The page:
Commentary: LEDs for lighting, but only if it makes sense

Feb. 18, 2009
Rather than promoting LEDs as the ultimate and immediate alternative to CFLs and incandescents, the LED industry should continue to penetrate the applications where LEDs make most sense.
While I was away in December, enjoying the delights of New Zealand, Europe moved a step closer to banning the energyhungry incandescent lamp. Legislation has yet to be ratified and will need to be approved on a country by country basis, but the clear intention is to remove from sale the most inefficient lamps, in a tiered manner, so that before too long it won’t be possible to buy most types of incandescent lamp.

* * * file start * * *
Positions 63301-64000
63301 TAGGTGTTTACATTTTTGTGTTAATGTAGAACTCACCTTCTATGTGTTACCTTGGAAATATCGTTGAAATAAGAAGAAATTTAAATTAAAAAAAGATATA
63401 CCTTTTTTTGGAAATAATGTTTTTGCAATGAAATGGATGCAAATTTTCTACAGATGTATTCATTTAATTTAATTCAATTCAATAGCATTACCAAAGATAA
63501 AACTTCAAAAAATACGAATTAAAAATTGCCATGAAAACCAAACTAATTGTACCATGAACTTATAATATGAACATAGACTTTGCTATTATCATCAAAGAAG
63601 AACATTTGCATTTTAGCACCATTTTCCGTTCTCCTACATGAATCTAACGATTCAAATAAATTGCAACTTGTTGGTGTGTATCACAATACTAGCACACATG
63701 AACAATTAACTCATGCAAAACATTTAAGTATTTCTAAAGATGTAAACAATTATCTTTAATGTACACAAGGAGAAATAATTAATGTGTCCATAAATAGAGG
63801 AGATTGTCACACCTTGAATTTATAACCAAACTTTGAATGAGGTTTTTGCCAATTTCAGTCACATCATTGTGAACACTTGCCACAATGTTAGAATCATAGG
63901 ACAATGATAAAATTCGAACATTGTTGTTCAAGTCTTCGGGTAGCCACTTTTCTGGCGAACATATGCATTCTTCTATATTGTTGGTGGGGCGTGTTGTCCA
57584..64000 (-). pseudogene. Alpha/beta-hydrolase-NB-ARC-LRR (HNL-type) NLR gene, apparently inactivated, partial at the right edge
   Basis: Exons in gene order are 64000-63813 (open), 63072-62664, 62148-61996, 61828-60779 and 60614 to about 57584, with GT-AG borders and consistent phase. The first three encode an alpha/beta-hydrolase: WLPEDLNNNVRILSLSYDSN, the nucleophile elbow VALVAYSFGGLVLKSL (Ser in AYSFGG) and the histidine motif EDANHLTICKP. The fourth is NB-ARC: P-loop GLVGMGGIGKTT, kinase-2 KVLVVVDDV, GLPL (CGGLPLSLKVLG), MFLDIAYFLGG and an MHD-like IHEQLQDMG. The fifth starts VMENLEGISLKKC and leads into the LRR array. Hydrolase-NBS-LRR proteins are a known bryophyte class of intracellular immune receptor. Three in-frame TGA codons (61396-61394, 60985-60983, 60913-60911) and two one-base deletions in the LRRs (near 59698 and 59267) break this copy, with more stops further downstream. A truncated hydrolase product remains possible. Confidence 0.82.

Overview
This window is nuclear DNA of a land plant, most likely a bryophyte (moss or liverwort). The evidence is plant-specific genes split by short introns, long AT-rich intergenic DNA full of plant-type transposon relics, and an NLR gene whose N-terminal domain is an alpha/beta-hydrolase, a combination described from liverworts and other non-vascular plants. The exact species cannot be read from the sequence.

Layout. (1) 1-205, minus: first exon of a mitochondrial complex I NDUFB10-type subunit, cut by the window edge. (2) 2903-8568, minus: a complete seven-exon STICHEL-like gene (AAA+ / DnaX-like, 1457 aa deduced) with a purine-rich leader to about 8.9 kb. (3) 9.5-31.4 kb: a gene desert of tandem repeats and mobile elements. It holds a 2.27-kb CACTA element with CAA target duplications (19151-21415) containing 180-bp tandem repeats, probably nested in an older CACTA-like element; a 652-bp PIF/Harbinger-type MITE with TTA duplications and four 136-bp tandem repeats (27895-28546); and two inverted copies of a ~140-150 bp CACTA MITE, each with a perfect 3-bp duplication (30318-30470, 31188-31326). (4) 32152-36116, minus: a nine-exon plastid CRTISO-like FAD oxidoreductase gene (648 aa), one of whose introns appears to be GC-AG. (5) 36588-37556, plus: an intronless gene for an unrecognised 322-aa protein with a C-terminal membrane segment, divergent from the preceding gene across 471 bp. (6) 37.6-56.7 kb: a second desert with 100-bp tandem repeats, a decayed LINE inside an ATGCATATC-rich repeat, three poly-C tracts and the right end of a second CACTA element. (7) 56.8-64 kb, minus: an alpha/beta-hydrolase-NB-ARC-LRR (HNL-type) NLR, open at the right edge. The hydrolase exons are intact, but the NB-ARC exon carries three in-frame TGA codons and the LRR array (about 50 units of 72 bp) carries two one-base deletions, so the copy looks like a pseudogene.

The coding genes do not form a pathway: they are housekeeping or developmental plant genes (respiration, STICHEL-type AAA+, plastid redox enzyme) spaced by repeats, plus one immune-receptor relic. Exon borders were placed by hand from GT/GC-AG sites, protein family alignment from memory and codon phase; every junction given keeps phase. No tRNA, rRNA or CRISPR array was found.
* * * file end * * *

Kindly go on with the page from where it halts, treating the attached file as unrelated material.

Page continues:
Whether or not you think this is a good idea depends on your viewpoint. Purely based on energy consumption, it certainly sounds sensible – but only if you believe the numbers concerning relative energy consumption of incandescent lamps versus CFLs. Clearly, the mercury content of CFLs should be a concern, but apparently not to European legislators. Other groups point out that CFLs are totally unsuitable for certain applications. Their light quality can leave a lot to be desired, and can even cause problems for people with poor vision.


This article was published in the January/February 2009 issue of LEDs Magazine.

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